The Soap Opera Effect is a misnomer, I think.
60 fps is closer to reality than 24 fps, so it's more appropriate if 24 fps had a nickname associated with it.
Like Flickery Choppy Motion Blur Effect.
Poorly interpolated 60 fps or 120 fps often have artifacts, using older processing methods, but I dispute whether those artifacts are the main cause of the hate for HFR.
Many people hate high framerate irrespective of whether the HFR is real or faked. I think those who hate MEMC hate real HFR even though it has no interpolation artifacts to speak of.
However, objectively speaking, real 60 fps or 120 fps content is actually less of an "effect" on the incoming shots. It's often frustrating to see 24 fps being called an artistic choice, namely an effect, but high framerate is considered unnatural despite it being literally the reduction of an extreme effect of chopping up light coming in a camera into blurry exposed sensor buckets we call frames. The more frames captured, the closer it is to reality.
So I think people who are opposed to HFR are actually arguing in bad faith most of the time. They praise the "artistic effect" of low framerate, while claiming they want purity, and call the absense of unnatural blurring and choppiness, to be also an effect.
One thing that people ignore in all this, is the fact that TV manufacturers leave MEMC on by default, because it helps sell TVs in the show room. Which should tell you all you need to know about how popular it really is compared to the hype that the lowframerate purists are pushing.
If Samsung, etc, saw MEMC hurting sales, because more people hated it than liked its effect on motion, they not only wouldn't turn it on by default, they would likely remove it entirely.
To anyone who knows anything about business and market research, do you think it's a sensible hypothesis that these TV companies, which spend millions in market research and billions in R&D, wouldn't know exactly the effect MEMC had on TV sales?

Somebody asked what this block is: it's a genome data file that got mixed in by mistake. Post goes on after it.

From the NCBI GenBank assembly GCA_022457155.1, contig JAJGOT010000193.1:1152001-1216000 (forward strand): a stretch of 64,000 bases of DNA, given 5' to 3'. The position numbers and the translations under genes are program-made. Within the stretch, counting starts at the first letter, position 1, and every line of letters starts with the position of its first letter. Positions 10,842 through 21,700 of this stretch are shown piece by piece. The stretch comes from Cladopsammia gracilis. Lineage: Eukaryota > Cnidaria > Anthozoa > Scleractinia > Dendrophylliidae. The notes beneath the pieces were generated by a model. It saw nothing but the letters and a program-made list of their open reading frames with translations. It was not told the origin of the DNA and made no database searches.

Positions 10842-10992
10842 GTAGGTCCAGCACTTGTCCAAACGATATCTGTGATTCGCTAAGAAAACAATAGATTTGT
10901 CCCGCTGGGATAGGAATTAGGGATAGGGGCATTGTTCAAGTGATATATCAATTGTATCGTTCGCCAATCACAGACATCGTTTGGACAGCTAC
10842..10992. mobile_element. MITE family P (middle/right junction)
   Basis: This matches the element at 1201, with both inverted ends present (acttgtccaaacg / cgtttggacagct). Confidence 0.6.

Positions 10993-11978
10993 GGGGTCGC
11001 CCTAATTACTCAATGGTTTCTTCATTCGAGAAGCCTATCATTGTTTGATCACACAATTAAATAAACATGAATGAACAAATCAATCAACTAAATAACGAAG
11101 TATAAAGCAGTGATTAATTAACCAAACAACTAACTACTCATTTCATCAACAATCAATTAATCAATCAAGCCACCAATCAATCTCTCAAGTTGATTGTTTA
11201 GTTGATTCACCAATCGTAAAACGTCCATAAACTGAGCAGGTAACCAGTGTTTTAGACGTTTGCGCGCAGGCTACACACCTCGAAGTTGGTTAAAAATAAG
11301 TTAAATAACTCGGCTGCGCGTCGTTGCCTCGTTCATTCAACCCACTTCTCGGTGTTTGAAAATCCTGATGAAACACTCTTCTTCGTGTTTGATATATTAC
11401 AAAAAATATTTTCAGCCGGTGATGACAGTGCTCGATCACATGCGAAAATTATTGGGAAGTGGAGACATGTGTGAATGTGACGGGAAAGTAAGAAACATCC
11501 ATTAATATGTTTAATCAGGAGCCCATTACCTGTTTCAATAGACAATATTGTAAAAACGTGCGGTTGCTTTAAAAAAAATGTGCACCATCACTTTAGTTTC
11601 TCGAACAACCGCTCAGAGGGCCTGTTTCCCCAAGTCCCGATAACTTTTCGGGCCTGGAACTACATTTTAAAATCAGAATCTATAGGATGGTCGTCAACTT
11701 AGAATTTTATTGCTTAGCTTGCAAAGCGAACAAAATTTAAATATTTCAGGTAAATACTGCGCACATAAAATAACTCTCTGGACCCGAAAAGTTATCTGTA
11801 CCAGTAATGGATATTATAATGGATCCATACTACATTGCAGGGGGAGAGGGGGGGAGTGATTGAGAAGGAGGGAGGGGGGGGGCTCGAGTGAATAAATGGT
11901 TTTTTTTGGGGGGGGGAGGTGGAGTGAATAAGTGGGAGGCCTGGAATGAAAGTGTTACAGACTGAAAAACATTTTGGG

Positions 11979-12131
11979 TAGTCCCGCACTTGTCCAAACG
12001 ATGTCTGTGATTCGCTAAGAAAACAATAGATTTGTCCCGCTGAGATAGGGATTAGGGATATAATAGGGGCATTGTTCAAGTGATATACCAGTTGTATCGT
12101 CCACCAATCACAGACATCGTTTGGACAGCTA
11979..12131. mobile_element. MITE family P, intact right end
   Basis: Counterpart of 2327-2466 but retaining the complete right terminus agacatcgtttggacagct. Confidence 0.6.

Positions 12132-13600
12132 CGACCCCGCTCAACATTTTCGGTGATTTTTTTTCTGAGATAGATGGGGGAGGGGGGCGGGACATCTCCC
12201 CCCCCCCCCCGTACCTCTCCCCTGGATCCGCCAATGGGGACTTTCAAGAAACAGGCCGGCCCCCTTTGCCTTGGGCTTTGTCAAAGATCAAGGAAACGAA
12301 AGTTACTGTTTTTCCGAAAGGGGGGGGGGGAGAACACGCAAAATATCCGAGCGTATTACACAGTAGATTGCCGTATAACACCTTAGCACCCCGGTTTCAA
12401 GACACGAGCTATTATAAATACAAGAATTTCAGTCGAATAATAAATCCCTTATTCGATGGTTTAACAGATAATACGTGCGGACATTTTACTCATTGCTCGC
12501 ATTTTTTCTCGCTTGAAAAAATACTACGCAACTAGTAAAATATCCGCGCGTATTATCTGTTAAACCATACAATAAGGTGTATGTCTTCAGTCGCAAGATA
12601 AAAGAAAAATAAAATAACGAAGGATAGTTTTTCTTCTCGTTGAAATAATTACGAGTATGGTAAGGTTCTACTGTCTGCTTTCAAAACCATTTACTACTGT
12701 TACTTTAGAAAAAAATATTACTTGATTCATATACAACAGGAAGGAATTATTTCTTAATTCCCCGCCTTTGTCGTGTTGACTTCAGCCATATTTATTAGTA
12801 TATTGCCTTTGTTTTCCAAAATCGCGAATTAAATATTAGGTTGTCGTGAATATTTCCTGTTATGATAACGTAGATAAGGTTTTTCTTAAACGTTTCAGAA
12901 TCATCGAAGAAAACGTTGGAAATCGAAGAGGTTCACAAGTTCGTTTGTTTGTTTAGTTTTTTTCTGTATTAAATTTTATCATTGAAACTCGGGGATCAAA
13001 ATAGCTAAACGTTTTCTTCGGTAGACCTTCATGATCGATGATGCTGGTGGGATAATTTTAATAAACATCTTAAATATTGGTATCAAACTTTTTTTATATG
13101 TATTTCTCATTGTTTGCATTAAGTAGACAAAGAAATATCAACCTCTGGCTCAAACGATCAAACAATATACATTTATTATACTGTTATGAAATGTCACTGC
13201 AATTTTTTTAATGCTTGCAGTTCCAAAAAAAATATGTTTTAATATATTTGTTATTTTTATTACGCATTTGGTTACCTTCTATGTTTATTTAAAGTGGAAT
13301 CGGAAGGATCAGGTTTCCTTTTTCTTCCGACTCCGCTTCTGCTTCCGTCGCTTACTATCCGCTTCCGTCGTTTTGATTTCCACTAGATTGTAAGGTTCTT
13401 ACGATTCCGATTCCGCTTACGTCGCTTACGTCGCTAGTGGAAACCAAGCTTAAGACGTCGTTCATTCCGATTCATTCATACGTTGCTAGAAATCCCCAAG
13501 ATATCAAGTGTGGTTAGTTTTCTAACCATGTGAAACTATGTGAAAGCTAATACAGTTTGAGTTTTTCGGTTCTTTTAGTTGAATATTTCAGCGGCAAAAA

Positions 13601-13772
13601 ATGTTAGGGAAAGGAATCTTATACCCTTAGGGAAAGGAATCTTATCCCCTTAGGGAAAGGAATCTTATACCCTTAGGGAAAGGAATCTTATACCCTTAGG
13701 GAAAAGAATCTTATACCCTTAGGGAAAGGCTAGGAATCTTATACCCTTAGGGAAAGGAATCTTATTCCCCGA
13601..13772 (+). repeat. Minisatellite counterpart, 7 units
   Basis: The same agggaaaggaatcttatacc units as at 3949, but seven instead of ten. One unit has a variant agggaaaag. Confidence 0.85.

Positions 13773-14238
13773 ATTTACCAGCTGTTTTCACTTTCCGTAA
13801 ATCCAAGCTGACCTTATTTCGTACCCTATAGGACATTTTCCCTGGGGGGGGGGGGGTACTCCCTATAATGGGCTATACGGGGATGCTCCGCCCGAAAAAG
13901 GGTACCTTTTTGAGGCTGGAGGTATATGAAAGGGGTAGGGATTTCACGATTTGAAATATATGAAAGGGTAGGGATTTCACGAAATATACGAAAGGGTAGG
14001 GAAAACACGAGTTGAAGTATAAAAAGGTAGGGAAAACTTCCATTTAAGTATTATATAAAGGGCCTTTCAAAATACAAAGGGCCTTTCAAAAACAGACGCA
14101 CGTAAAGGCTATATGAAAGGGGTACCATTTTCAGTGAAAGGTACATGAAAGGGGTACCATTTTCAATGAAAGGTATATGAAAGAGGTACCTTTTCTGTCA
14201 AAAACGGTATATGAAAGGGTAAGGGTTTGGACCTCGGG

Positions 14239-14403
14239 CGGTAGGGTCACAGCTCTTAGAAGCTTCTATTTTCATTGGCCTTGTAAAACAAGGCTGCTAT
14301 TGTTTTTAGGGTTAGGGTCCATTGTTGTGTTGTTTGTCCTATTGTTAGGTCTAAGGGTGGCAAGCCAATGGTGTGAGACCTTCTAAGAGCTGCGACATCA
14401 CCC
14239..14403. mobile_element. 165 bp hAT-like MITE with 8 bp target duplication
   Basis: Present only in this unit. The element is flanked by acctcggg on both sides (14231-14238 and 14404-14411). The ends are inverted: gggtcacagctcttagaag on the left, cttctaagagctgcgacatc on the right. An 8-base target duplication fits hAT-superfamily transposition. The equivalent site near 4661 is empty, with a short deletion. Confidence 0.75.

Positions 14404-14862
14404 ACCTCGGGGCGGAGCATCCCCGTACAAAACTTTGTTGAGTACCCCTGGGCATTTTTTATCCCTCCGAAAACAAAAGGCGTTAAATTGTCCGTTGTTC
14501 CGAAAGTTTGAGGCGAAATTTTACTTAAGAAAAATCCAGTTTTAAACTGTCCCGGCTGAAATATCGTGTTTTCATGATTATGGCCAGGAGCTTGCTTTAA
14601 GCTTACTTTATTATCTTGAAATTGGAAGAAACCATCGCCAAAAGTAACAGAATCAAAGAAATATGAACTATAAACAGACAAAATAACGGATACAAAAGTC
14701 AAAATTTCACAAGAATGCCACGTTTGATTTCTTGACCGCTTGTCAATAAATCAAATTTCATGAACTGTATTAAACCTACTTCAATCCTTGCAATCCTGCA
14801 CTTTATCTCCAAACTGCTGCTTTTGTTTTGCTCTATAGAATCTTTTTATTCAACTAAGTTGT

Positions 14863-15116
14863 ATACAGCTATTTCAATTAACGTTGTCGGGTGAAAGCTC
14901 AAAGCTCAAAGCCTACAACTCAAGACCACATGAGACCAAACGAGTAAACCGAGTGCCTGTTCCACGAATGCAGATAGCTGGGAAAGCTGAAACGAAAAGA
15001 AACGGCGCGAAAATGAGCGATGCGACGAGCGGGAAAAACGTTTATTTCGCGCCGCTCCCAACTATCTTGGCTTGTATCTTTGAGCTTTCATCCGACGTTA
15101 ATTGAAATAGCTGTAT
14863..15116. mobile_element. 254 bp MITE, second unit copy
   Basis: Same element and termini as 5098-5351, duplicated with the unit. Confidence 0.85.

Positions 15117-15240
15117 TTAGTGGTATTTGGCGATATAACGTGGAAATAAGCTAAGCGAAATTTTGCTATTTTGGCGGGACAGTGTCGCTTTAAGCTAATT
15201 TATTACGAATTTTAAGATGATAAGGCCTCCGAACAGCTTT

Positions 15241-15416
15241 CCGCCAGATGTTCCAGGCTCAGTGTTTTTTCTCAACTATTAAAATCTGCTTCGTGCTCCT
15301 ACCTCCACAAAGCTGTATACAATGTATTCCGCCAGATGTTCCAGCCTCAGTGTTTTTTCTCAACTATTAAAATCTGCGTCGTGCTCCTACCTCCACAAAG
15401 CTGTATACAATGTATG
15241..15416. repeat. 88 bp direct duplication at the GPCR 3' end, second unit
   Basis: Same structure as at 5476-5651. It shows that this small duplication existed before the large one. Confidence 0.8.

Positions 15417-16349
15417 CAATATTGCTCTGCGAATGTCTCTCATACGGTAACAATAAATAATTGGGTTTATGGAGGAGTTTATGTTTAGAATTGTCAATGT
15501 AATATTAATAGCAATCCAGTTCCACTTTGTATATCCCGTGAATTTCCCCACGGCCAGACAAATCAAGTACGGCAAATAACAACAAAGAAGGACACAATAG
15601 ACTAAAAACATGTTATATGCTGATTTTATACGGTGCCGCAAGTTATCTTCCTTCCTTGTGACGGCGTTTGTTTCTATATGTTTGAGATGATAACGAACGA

These companies are turning on MEMC on the showroom floor for the same reason that brighter TV modes are the default: because brightness sells TVs, and smoother motion sells TVs, too.
Otherwise it simply wouldn't add up that they'd enable it by default, if it hurt sales. Do any of you actually think the default settings on all these electronic gadgets aren't specifically chosen because they appeal to the most people?
I think the anti-SOE crowd is deluding themselves into believing that their preferences are more popular. And there are studies our there which confirm this. HFR is more popular than LFR. It is also, more a more accurate depiction of reality, less unnatural.
And I think that's the case even with MEMC based HFR, which in recent years has gotten so good that it's main problems are basically negligible compared to real HFR. That can be debated or analyzed, and I'd like to see some scientific comparisons between the various MEMC techniques and chips out there. This technology is constantly improving. Heck, even Valve has just added frame extrapolation (lag-free) to SteamVR. And artifacts in VR are especially noticeable and disconcerting. But having a smooth constant framerate is better than having some rare issues due to the processing. I don't know why TVs or projectors would be any different. MEMC is a terrific new addition to VR (instead of mere re-projection when it detects late frames), and it seems to be popular enough to boost TV sales in a crowded showroom. When TVs are seen side-by-side, those which have the smoothness setting off are at a competitive disadvantage.
MEMC being set to enabled by default is a direct result of hyper-capitalism, where tons of market research is done, proving MEMC's effects are not only not perceived badly by the general population, but that it's actually preferred.
Apple's moving to 120hz now, and with VR and AR, I think it's only a matter of time before 24 fps joins SDR in becoming obsolete. I don't want people who hate HFR to be forced to watch it though, so I think they should film everything at 120 fps and then produce 120, 60, 30, and 24 fps versions for various markets and distribution methods. It's easier and better to blend high framerate into low framerate than the other way around, but technology is getting so good that going in either direction is going to allow everyone to watch their content exactly the way they want to, without being forced to sit through something that bothers them.
I only get irritated when I see 24 fps super fans tell others to STFU and take it, as if their preferences are good and right and proper and ours aren't. It's not only annoying, but it's also untrue. HFR is more popular than LFR and that fact isn't going to change, it's hard-wired into the human psyche. The argument that people prefer 24 fps movies because they're used to it is not a good reason to keep using it. Nobody uses film any more and higher framerates compress very well.